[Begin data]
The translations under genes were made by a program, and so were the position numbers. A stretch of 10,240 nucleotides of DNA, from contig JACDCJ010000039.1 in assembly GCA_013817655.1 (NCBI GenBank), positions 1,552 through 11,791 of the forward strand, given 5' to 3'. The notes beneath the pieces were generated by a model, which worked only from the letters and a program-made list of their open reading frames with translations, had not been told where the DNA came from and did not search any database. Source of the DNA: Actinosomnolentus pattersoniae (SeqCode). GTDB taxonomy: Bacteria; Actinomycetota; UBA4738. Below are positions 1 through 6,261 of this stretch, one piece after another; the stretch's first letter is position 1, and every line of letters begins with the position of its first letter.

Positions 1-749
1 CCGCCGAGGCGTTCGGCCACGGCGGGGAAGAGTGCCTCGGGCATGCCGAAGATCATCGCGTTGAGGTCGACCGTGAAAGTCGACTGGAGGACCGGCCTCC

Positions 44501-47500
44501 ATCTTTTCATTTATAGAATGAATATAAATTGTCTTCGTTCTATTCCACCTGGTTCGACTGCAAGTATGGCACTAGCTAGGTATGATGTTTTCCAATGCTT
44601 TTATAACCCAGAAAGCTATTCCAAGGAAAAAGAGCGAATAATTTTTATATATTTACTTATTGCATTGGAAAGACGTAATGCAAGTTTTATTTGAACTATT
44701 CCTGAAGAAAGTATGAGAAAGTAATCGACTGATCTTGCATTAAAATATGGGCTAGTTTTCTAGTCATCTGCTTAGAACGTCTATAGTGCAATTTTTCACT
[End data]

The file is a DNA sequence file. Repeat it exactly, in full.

The translations under genes were made by a program, and so were the position numbers. A stretch of 10,240 nucleotides of DNA, from contig JACDCJ010000039.1 in assembly GCA_013817655.1 (NCBI GenBank), positions 1,552 through 11,791 of the forward strand, given 5' to 3'. The notes beneath the pieces were generated by a model, which worked only from the letters and a program-made list of their open reading frames with translations, had not been told where the DNA came from and did not search any database. Source of the DNA: Actinosomnolentus pattersoniae (SeqCode). GTDB taxonomy: Bacteria; Actinomycetota; UBA4738. Below are positions 1 through 6,261 of this stretch, one piece after another; the stretch's first letter is position 1, and every line of letters begins with the position of its first letter.

Positions 1-749
1 CCGCCGAGGCGTTCGGCCACGGCGGGGAAGAGTGCCTCGGGCATGCCGAAGATCATCGCGTTGAGGTCGACCGTGAAAGTCGACTGGAGGACCGGCCTCC

Positions 44501-47500
44501 ATCTTTTCATTTATAGAATGAATATAAATTGTCTTCGTTCTATTCCACCTGGTTCGACTGCAAGTATGGCACTAGCTAGGTATGATGTTTTCCAATGCTT
44601 TTATAACCCAGAAAGCTATTCCAAGGAAAAAGAGCGAATAATTTTTATATATTTACTTATTGCATTGGAAAGACGTAATGCAAGTTTTATTTGAACTATT
44701 CCTGAAGAAAGTATGAGAAAGTAATCGACTGATCTTGCATTAAAATATGGGCTAGTTTTCTAGTCATCTGCTTAGAACGTCTATAGTGCAATTTTTCACT